Nigeria Rakes In $195.11Bn From Crude Oil Export Between 2017-2021



Data released by the Central Bank of Nigeria (CBN) showed that Nigeria made a sum of $195 billion from the export of crude oil between 2017 and 2021.

While $195 billion seems like a fortune for a country whose real GDP is estimated at $174.02 billion (N72.39 trillion: 2021), it is worth noting that Nigeria could have earned significantly more.

Specifically, looking through available data over the past two decades (2000 to 2020), Nigeria’s daily crude oil production has continued to dwindle.

For the 10-year period 2000 to 2010, average daily crude oil production was 2.085 million barrels per day.

NewsBeatng reports that the decade 2011 to 2020 showed average daily volumes dropped to 1.732 million bpd (I.e. 17% decline)For 2021, Nigeria’s daily crude production averaged 1.48mpd (a further 15% decline from prior year).

Consequently, the trailing 5-year average daily volumes of 1.7million bpd is approximately 20% lower than the 2.085 million bpd observed between 2000 and 2010.

This 20% production drop reflects a potential $40billion revenue loss over 5 years or approximately $8billion per annum.

Even more alarming is that for 2022, recent estimates suggest daily volumes have dropped even further to below 1.3 million bpd. Thus, more missed revenue opportunities.

Industry Observers have attributed some of the oil production decline to significant divestments, as well as, lower capital expenditure in recent times, which has hindered the recovery of the sector.

However, in addition to divestments and lower CapEx, allegations are now being made that there is a proliferation of oil theft and pipeline vandalism ravaging the development of the sector.

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In the past few weeks, billionaire business mogul, Tony Elumelu tweeted that Nigeria loses over 95% of its oil production to thieves. Citing that Bonny Terminal, which is supposed to receive over 200,000 barrels of crude oil daily, receives barely 3,000 barrels causing Shell to divest its operations from Nigeria.

Additionally, Austin Avuru, the former MD/CEO of Seplat Energy and Executive Chairman of AA Holdings also opined in the same direction that Nigeria’s oil production has reached an emergency critical state, stating that oil production wells don’t get to receive 80% of production making it to the terminals due to oil theft.

Whilst these are anecdotal bits of information, their views cannot be simply brushed aside especially as these are prominent leaders within the sector.

Thus, to avoid continued missed revenue opportunities, it is important that the plethora of reasons driving our persistent production decline be remedied as a matter of urgency.

The ongoing push by the west to pivot away from Russia presents an opportunity for commodities rich nations to take advantage of new demand channels. There is no reason why Nigeria should not position itself to benefit.

Furthermore, a recent report noted that Nigeria only received $3.5billion of the over $70 billion worth of foreign investments which was deployed in Africa between 2012 and 2022. This is a paltry 5% of total despite being a major player in the oil and gas industry.

These investments evading the African giant are finding their way into other countries on the African continent.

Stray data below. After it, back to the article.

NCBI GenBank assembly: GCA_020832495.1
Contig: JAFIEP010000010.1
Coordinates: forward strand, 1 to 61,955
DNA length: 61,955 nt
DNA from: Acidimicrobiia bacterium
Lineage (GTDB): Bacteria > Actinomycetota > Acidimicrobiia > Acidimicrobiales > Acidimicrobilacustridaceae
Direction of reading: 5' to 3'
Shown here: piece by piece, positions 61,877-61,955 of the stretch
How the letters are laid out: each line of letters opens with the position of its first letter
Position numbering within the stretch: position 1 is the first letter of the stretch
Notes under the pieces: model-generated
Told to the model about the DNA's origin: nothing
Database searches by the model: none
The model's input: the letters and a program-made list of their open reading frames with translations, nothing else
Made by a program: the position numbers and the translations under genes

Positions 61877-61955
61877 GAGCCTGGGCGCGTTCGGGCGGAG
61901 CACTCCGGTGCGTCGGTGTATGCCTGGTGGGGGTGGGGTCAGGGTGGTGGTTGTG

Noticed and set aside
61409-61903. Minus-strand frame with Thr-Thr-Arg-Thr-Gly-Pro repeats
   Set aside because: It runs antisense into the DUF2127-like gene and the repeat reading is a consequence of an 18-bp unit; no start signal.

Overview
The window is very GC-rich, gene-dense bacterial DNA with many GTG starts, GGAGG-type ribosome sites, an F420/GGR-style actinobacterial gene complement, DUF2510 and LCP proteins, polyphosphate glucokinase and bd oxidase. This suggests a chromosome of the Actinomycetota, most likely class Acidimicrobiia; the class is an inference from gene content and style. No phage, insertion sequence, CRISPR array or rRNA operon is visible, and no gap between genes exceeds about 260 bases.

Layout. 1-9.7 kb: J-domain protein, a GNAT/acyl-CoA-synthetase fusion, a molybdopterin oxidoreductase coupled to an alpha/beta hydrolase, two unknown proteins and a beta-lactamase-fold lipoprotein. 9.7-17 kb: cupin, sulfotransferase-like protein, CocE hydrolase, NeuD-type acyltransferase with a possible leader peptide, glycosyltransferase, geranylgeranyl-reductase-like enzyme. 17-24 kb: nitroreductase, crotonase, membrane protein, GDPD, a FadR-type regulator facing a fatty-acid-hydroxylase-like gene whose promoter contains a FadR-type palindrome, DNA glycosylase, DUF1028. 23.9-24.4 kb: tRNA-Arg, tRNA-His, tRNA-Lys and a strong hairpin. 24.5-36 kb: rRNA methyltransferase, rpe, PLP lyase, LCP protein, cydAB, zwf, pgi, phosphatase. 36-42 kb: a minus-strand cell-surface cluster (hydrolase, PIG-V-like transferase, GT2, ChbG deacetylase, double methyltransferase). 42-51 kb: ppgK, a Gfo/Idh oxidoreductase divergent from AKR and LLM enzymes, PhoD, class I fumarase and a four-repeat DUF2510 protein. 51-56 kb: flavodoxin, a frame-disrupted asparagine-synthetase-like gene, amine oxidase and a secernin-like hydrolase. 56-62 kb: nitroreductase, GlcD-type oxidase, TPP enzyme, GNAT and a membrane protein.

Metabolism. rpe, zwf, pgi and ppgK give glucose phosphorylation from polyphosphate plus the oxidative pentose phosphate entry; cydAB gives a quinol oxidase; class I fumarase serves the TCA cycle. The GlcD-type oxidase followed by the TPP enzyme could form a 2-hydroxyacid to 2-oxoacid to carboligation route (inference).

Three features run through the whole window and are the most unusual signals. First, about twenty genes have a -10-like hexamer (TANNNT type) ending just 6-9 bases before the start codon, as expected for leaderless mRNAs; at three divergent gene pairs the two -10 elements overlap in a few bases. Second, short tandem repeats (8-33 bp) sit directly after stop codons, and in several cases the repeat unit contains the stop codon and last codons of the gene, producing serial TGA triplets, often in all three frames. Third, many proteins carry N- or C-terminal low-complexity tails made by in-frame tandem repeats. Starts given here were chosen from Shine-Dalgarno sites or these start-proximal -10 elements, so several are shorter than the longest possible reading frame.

Notably, a breakdown of the $70billion revealed that Tanzania attracted about $30 billion worth of gas investments in the period, Mozambique received $4.7 billion, while in Djibouti received $4 billion in the review period.

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Thus far, following the reports of oil theft and pipeline vandalism, President Mohammadu Buhari, tasked the Minister of State for Petroleum Resources, the MD of the Nigerian National Petroleum Company Limited (NNPC), Mele Kyari and the Chief of Defence Staff, General Lucky Irabor to stop the worsening state of crude oil theft in the country.

The Federal Government has also threatened to clamp down on perpetrators of oil theft and oil bunkering in the country as Timipre Sylva stated they have identified three elements as solutions to the current menace.

“There are three elements to the solution of this problem. The communities must be involved because the people who are engaged in these illegal activities are not ghosts. They are from communities. So, the communities have to be involved,” the minister said.

“You the security also must be involved because you are the law enforcement arm of government. And, of course, we as part of the government must be involved. And then the third arm is the operating companies.”

He also added that, “all the elements are complete now, we are here as government, the operating companies are here and, of course, we are going to the communities. So, I believe that finally this problem will be resolved.”

Nigeria is in dire need of FX inflows as the external reserve continues to strain from the constant intervention of the CBN in the official forex market.

As noted previously, the ongoing push by the west to pivot away from Russia presents an opportunity for commodities rich nations to take advantage of new demand channels. There is no reason why Nigeria should not position itself to benefit.

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Plugging oil production decline and increasing investments to push output back towards the 2million bpd will definitely yield benefits.

Specifically, getting production back to the levels such that the country is able to recoup the estimated $8billion of missed earnings will go a long way to ease pressure on the Naira.


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